The epidemiology of C. difficile is fundamentally different to MRSA, in that healthy neonates typically have a high rate of C. difficile colonization. Thus, there is a ready reservoir for a low rate of genuinely community-acquired CDI. However, it seems to me that most “CA-CDI” reported thus are likely to be acquired in a healthcare facility and I have not seen any data to convince me that community-acquired CDI is increasing.

Article citation: Chitnis et al. Epidemiology of Community-Associated Clostridium difficile Infection, 2009 Through 2011. JAMA Intern Med 2013;173:1359-67.

What is “community-associated” MRSA?


A study in this month’s ICHE highlights the problems with using epidemiological definitions to designate MRSA as “nosocomial”. The study evaluated the impact of different numerators and denominators on the rate of apparent hospital-onset MRSA across 32 hospitals in California. The time that patients were hospitalized before being considered hospital-onset varied from 48 to more than three days and denominators were also variable. The particular combination of numerator and denominator used resulted in significant differences in the proportion of MRSA cases designated hospital-onset. This has clear implications for comparing rates of hospital-attributable MRSA in the era of public reporting.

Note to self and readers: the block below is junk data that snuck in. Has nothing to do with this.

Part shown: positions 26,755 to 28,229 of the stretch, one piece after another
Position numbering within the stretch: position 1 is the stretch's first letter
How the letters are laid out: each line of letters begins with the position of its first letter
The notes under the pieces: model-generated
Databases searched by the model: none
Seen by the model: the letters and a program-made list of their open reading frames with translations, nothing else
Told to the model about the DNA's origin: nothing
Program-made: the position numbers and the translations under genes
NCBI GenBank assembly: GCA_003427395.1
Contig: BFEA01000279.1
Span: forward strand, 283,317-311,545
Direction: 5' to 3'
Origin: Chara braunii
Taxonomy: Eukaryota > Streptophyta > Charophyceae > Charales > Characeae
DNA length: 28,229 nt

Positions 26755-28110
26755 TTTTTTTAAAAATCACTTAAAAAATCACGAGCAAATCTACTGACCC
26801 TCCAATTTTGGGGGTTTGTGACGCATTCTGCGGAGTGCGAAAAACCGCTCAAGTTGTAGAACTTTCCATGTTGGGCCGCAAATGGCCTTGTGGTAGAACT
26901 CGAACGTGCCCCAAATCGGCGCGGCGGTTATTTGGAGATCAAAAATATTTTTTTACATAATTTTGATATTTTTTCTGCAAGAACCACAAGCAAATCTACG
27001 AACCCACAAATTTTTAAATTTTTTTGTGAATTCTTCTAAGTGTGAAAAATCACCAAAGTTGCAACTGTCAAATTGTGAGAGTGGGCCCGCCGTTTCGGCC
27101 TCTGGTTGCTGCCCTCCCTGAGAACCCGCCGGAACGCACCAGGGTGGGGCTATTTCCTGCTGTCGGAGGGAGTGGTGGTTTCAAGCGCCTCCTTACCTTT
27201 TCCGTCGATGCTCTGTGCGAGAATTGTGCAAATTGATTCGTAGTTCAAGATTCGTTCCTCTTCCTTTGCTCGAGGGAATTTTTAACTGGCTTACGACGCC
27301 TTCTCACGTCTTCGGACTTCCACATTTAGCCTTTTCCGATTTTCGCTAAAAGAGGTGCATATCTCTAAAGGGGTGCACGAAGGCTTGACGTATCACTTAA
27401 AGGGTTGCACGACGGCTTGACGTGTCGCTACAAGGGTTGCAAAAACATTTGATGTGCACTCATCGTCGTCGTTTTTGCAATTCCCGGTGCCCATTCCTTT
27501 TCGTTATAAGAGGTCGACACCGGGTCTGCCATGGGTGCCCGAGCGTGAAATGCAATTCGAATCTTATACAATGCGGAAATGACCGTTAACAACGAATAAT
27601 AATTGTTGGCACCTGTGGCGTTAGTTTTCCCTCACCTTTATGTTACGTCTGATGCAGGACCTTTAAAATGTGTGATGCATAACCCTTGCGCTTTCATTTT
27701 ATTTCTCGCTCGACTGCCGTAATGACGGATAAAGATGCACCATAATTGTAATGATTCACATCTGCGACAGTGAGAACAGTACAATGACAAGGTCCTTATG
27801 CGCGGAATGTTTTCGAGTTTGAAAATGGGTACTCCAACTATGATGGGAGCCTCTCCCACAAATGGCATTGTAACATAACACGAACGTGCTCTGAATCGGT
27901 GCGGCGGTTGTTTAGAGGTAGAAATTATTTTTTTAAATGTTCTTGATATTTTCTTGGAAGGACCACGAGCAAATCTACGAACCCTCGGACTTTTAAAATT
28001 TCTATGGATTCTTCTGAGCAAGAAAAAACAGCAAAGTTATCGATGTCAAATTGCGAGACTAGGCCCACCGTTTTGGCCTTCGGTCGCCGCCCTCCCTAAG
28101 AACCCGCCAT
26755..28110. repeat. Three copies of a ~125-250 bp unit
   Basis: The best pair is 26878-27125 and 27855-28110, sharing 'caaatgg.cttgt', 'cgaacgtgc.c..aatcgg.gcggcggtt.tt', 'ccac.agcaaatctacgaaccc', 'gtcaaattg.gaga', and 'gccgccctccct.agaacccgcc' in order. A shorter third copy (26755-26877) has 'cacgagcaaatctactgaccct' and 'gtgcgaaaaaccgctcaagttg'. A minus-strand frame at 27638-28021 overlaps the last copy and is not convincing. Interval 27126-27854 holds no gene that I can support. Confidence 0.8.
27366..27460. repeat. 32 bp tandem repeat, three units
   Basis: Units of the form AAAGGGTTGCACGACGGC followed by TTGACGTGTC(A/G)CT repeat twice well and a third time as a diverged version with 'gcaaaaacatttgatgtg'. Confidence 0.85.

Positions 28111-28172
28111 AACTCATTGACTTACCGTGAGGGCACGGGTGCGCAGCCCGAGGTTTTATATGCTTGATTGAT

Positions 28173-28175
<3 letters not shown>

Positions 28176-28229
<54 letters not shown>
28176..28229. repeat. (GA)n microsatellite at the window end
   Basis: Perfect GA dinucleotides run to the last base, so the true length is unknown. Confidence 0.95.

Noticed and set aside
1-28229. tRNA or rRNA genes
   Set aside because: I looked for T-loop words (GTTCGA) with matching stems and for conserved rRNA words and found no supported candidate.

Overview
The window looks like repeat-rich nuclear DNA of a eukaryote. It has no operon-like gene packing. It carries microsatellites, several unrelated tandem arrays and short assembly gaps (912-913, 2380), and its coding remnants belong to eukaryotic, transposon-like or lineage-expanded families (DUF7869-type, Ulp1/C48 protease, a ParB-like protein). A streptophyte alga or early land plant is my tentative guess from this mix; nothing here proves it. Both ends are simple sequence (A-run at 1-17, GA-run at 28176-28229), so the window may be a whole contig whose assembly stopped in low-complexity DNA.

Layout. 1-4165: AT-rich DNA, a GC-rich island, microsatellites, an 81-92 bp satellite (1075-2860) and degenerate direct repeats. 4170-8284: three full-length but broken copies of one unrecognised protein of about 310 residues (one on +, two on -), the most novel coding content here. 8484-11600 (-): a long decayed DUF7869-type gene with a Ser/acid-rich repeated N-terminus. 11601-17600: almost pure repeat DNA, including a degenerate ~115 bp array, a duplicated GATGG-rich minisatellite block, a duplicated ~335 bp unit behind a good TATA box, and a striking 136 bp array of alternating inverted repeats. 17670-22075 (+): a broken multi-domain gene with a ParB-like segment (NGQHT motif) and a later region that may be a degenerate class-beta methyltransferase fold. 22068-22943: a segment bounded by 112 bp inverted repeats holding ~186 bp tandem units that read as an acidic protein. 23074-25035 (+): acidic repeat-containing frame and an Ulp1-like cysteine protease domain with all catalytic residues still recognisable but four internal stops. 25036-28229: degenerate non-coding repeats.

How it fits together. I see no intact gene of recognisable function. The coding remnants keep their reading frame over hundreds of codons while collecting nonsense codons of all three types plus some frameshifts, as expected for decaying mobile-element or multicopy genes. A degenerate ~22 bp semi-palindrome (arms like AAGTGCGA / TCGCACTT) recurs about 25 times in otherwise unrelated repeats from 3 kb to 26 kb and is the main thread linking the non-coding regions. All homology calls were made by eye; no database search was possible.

The paper raises a wider problem of how to define healthcare- and community-associated MRSA in the era of CA-MRSA strains as a cause of healthcare-associated infections. A recent review in JHI (Otter & French 2012) made the case for a genotypic definition of CA-MRSA. Epidemiological definitions were useful for differentiating CA-MRSA and HA-MRSA strain types in the past. However, although HA-MRSA strain types are rarely transmitted in the community, CA-MRSA strains have now begun to be transmitted in healthcare facilities, so epidemiological definitions are breaking down. CA-MRSA are community strains of S. aureus that have acquired mecA. They are distinct from HA-MRSA and should be defined genetically. Carriage of the Panton-Valentine leukocidin (PVL) or antimicrobial susceptibly profiles can be useful indicators of CA-MRSA but should not be used to define them. For the full assessment of their epidemiology, MRSA infections should now be characterised as (1) caused by HA- or CA-MRSA strain types; (2) acquired in community or healthcare settings; and (3) onset in the community or healthcare facility. (This review made the 10 ten list of the JHI Editors choice and is freely available online here.)

Article citations:

Datta R, Kuo King M, Kim D et al. What Is Nosocomial? Large Variation in Hospital Choice of Numerators and Denominators Affects Rates of Hospital-Onset Methicillin-Resistant Staphylococcus aureus. Infect Control Hosp Epidemiol 2012; 33: 1166-9.

Otter JA, French GL. Community-associated meticillin-resistant Staphylococcus aureus: the case for a genotypic definition. J Hosp Infect 2012; 81: 143-8.